They’re 58mm deep, but how swift and sta­ble are these 454s?

220 Triathlon Magazine - - CONTENTS - Robin Wilmott

All the new­est swim, bike and run kit on the mar­ket, tested by the 220 team. Plus, fi­nal ver­dicts de­liv­ered on three long-term test items

For non-draft­ing triath­letes who don’t like rim wear and want good brak­ing, the disc ver­sion of Zipp’s uniquely-pro­filed 454 NSW wheelset is here. Its rim widths of 17mm in­ter­nally, and 27.72mm max­i­mum ex­ter­nally are de­rived from the 58mm deep Zipp 404s, with the name change due to the 5mm height vari­a­tion of its in­ner cir­cum­fer­ence.

That dis­tinc­tive de­sign is based on Biomimicry – ap­ply­ing nat­u­ral-world so­lu­tions to man­made ob­jects. Tak­ing the tu­ber­cles on the lead­ing edge of Hump­back whales’ pec­toral fins as in­spi­ra­tion, Zipp came up with the Saw­tooth pro­file to im­prove air­flow across the rim. Aim­ing to stay top of the Kona Wheels Count, the re­cently un­veiled 858 NSW ap­plies the same shap­ing to the TT-friendly 808 wheelset.

They’re not tube­less com­pat­i­ble and our set weighed 1,642g, which is good but not ex­cep­tional. The Saw­tooth pro­file com­prises 24 Hy­per foils, each fea­tur­ing dim­ples on the sur­face, which to­gether in­crease wind vor­tex-shed­ding fre­quency. Zipp say that the higher num­ber of smaller air vor­tices cre­ated are more pre­dictable, and shed­ding them more of­ten re­ally im­proves wheel sta­bil­ity, while re­duc­ing aero­dy­namic drag and side force at all wind yaw an­gles.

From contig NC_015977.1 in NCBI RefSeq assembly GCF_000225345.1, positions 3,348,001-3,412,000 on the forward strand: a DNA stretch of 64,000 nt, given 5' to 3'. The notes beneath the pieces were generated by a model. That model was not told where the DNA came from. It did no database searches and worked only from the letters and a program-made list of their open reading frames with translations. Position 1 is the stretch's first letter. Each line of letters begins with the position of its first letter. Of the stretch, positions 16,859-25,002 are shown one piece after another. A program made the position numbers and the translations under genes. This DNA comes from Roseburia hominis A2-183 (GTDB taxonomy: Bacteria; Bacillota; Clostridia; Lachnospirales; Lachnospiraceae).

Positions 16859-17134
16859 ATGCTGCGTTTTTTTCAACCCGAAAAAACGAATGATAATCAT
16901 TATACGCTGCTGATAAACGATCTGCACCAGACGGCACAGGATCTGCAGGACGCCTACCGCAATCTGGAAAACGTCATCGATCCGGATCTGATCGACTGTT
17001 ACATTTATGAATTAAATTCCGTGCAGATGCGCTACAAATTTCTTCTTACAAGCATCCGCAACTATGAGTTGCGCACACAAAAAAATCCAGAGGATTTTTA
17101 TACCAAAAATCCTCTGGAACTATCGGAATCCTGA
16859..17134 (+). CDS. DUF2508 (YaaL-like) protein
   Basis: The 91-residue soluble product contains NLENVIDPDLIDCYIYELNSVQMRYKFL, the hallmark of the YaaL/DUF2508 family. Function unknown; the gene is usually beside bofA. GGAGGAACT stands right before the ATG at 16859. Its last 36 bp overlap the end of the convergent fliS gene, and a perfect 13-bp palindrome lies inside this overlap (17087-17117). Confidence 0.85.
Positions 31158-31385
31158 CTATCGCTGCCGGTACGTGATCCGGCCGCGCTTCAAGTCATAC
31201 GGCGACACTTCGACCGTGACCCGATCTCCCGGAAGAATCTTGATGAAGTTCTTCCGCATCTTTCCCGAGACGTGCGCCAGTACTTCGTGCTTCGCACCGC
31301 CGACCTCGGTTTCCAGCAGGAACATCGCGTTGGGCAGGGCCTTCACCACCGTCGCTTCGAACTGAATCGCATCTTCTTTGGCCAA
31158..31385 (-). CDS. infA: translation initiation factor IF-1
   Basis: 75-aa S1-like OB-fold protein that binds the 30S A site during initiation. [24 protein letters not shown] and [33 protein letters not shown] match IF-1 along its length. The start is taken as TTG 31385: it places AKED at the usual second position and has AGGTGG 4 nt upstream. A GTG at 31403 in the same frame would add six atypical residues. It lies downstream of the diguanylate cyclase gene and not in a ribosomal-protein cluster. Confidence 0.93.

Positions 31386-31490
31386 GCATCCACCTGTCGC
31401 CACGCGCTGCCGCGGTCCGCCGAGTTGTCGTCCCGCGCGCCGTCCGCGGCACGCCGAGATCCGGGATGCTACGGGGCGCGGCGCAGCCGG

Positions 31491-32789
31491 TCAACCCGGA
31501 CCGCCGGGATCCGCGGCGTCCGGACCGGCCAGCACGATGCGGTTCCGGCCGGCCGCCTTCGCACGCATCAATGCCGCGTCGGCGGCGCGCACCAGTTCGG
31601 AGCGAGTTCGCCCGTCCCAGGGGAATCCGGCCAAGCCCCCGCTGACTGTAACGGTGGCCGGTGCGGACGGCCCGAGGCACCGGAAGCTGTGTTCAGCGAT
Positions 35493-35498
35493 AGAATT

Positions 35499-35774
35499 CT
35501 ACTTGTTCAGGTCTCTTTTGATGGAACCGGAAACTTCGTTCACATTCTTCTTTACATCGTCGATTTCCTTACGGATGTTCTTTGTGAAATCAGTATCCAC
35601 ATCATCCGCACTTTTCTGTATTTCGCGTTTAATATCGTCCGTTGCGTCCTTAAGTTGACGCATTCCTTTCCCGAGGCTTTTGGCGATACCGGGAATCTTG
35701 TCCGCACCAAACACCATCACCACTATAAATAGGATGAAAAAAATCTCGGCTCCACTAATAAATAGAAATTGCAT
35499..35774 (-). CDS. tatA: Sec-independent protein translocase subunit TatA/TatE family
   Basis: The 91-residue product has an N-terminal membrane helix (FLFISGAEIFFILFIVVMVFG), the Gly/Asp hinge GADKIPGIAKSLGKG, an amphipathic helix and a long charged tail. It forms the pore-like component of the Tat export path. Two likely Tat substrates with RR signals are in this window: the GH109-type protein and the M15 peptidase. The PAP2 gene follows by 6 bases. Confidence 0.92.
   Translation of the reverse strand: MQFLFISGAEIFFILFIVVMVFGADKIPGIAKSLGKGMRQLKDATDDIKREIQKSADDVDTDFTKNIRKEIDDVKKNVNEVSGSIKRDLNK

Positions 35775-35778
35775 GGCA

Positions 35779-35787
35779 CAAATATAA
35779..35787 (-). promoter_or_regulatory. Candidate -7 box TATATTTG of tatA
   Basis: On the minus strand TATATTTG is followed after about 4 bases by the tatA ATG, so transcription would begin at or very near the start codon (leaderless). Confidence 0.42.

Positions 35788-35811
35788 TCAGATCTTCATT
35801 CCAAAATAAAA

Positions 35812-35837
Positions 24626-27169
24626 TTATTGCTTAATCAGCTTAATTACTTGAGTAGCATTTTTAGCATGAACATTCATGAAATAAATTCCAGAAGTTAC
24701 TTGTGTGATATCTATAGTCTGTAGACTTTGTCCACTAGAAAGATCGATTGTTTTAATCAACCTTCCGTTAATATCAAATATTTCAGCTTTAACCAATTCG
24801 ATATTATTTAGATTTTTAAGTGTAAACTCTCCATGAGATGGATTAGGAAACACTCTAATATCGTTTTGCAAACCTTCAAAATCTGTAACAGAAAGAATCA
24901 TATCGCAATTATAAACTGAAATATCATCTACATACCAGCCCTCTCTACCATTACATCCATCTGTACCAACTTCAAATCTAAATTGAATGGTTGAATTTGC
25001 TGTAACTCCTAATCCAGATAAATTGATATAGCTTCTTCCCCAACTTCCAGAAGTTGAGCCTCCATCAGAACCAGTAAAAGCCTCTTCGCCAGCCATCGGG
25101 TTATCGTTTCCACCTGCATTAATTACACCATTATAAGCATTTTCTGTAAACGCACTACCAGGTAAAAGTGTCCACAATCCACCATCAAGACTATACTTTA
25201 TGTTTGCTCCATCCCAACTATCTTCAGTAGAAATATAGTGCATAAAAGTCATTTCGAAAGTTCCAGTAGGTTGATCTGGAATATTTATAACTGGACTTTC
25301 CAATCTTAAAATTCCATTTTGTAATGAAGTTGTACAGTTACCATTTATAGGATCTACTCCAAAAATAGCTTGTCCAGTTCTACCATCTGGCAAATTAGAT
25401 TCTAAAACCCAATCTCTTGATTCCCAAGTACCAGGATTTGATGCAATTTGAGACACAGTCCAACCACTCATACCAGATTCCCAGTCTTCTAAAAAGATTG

Large hub flanges, 24 J-bend spokes and rigid rims make the 454 NSWs ac­cel­er­a­tive, with an in­stant re­sponse to crank in­puts. The Zipps are ef­fi­cient up­hill and, al­though we can’t prove they’re more aero than the 404s, we doubt they’re slower, based on road tests.

In calm con­di­tions, there’s lit­tle to tell them apart from other com­peti­tors, but when speed or the wind picks up, there is. We de­lib­er­ately headed out on gusty, hard days on hilly, twisty routes to see how the wheels coped with con­stantly shift­ing strong winds. This rim height isn’t im­mune from cross­winds – we felt a slight nudge as gusts hit – but it was never more than that, and didn’t war­rant tight­en­ing our grip, or mov­ing from the ex­ten­sions. Pass­ing gaps in hedges, turn­ing cor­ners across the wind, and de­scend­ing all gave us sim­i­larly mi­nor con­cern. The front wheel briefly loads up with side force from the wind, then re­turns to neu­tral, feeling nearer to 35mm than 58mm deep.

The fact that we were so un­con­cerned rid­ing these wheels on days when we’d usu­ally have plumped for some­thing shal­lower speaks vol­umes. Ul­ti­mately, bet­ter con­trol is more ef­fi­cient; not bat­tling the bike saves pre­cious en­ergy that you can use later. The con­fi­dence these wheels bring will al­low you to go faster for longer.

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